January 25, 2011

Johnson & Johnson v. Superior Court; plaintiffs can seek punitive damages for incomplete ibuprofen warnings

We have a pretty high threshold for imposing punitive damages in California.  The plaintiff has to prove by clear and convincing evidence that the defendant committed intentional fraud or engaged in "despicable" conduct with a "conscious disregard" for the rights others.  When a plaintiff's allegations to meet those standards, courts often strike the punitive damages claims from the complaint, or grant summary adjudication on the issue of punitive damages.

It's a little hard to see how the claims in this case made it through.  The plaintiff is seeking punitive damages against Johnson & Johnson for failing to warn of the possibility of a severe allergic reaction that causes a potentially fatal skin condition.  Johnson & Johnson did warn about the possibility of severe allergic reactions, but didn't specifically warn about skin reddening, blisters, or rash.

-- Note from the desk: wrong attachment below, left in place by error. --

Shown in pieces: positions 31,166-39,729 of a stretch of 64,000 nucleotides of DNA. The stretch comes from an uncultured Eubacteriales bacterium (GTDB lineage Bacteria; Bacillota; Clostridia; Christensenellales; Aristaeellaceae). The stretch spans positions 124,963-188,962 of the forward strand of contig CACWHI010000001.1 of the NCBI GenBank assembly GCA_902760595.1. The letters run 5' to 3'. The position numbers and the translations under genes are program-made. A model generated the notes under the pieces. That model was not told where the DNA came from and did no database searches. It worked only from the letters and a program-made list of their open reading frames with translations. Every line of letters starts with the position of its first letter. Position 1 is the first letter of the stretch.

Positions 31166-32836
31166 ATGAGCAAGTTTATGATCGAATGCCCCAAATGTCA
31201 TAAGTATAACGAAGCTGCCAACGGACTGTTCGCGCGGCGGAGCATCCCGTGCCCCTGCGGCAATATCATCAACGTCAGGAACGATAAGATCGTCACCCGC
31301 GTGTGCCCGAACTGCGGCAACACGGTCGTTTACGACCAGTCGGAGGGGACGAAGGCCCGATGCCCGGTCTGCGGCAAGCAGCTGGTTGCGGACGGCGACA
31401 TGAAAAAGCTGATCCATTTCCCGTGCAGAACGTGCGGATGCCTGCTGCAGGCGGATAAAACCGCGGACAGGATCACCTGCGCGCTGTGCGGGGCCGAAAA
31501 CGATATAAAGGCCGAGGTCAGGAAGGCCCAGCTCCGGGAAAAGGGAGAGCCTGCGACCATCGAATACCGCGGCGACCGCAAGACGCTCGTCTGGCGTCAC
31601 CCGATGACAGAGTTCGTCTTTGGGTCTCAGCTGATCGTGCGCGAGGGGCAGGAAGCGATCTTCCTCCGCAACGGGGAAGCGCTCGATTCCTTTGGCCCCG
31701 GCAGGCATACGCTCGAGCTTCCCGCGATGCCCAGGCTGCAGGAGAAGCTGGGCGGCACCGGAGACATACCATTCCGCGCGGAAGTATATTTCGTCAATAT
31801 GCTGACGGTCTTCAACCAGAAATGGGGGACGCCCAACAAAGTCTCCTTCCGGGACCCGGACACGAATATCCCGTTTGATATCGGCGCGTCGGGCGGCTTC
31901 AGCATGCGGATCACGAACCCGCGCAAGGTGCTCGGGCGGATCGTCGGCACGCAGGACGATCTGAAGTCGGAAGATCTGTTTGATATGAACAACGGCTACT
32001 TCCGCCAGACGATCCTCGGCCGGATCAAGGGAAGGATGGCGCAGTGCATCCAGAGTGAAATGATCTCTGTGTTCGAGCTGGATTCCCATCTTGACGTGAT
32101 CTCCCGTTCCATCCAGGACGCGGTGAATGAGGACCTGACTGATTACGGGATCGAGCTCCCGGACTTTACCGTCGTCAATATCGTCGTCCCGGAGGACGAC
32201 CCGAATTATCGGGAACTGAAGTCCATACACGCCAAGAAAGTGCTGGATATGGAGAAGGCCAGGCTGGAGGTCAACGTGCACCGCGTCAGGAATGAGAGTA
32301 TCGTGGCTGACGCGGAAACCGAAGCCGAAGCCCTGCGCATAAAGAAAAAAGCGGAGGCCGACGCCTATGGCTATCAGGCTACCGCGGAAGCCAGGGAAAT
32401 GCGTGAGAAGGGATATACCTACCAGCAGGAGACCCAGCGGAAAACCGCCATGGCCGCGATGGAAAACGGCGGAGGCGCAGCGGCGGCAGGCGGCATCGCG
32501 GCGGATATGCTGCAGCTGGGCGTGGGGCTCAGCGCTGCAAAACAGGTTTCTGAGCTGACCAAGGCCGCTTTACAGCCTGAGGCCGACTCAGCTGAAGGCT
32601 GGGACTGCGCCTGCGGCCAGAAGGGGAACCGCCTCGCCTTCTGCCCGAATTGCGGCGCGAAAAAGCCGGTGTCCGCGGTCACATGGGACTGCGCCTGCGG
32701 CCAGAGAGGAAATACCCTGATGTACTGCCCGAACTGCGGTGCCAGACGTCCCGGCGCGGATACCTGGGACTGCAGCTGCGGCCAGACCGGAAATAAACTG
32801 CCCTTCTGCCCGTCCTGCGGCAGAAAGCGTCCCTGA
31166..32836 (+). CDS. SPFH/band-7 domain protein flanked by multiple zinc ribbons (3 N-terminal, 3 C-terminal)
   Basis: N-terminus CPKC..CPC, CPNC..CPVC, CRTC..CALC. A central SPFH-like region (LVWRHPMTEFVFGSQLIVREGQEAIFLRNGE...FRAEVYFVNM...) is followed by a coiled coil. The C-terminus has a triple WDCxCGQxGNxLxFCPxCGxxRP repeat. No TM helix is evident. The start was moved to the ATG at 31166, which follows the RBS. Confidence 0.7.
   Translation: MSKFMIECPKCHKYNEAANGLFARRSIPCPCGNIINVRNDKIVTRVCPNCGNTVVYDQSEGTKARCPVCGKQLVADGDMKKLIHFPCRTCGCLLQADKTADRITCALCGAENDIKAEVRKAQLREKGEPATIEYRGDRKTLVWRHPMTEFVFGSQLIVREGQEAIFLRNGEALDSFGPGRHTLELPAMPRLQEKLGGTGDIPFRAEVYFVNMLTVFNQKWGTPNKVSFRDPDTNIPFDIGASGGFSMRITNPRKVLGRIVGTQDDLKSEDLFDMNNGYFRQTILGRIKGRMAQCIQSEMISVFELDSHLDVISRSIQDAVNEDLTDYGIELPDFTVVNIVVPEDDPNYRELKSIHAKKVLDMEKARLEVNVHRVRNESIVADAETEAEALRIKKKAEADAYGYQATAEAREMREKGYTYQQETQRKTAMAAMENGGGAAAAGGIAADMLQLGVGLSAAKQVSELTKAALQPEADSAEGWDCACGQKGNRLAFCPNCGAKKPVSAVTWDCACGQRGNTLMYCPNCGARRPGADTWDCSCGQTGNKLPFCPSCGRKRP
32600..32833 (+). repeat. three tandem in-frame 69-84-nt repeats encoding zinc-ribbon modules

The plaintiff also claims Johnson & Johnson should be punished for withholding information from the FDA.  Johnson & Johnson did provide all the information in question to the FDA, but allegedly acted with malice by including the information in a voluminous submission without specifically highlighting this particular risk.

The trial court denied Johnson & Johnson motion for summary adjudication on the issue of punitive damages, and Johnson & Johnson petitioned the Court of Appeal for writ relief.  The Court of Appeal (Second Appellate District, Division Four) issued an alternative writ and called for briefing on the merits, but then issued an unpublished opinion upholding the trial court's order.  There court concludes there are sufficient facts to create a triable issue on the question of malice. 

Maybe there are some additional facts not included in the opinion, but I just don't see how the a reasonable jury could conclude that the evidence described in the opinion amounts to clear and convincing evidence of "despicable conduct" or "conscious disregard."